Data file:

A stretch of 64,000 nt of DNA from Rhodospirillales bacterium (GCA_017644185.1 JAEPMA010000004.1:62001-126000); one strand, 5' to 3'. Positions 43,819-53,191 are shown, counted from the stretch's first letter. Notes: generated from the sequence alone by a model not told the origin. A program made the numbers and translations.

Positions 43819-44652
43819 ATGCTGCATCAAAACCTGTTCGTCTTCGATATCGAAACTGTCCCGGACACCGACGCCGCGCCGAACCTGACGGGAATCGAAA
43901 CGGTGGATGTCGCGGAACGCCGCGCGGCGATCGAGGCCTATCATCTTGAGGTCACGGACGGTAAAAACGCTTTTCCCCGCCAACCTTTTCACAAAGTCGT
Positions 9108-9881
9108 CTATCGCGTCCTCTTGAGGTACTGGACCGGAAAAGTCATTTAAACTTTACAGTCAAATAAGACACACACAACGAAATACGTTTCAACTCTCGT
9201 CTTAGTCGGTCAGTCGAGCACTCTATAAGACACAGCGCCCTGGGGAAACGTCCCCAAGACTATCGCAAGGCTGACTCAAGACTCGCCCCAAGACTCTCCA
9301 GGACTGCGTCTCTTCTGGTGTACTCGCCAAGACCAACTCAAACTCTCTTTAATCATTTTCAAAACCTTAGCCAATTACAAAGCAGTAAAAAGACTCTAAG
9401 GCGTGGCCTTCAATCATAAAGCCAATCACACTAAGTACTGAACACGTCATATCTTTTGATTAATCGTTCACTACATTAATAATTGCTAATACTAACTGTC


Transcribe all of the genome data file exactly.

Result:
A stretch of 64,000 nt of DNA from Rhodospirillales bacterium (GCA_017644185.1 JAEPMA010000004.1:62001-126000); one strand, 5' to 3'. Positions 43,819-53,191 are shown, counted from the stretch's first letter. Notes: generated from the sequence alone by a model not told the origin. A program made the numbers and translations.

Positions 43819-44652
43819 ATGCTGCATCAAAACCTGTTCGTCTTCGATATCGAAACTGTCCCGGACACCGACGCCGCGCCGAACCTGACGGGAATCGAAA
43901 CGGTGGATGTCGCGGAACGCCGCGCGGCGATCGAGGCCTATCATCTTGAGGTCACGGACGGTAAAAACGCTTTTCCCCGCCAACCTTTTCACAAAGTCGT
Positions 9108-9881
9108 CTATCGCGTCCTCTTGAGGTACTGGACCGGAAAAGTCATTTAAACTTTACAGTCAAATAAGACACACACAACGAAATACGTTTCAACTCTCGT
9201 CTTAGTCGGTCAGTCGAGCACTCTATAAGACACAGCGCCCTGGGGAAACGTCCCCAAGACTATCGCAAGGCTGACTCAAGACTCGCCCCAAGACTCTCCA
9301 GGACTGCGTCTCTTCTGGTGTACTCGCCAAGACCAACTCAAACTCTCTTTAATCATTTTCAAAACCTTAGCCAATTACAAAGCAGTAAAAAGACTCTAAG
9401 GCGTGGCCTTCAATCATAAAGCCAATCACACTAAGTACTGAACACGTCATATCTTTTGATTAATCGTTCACTACATTAATAATTGCTAATACTAACTGTC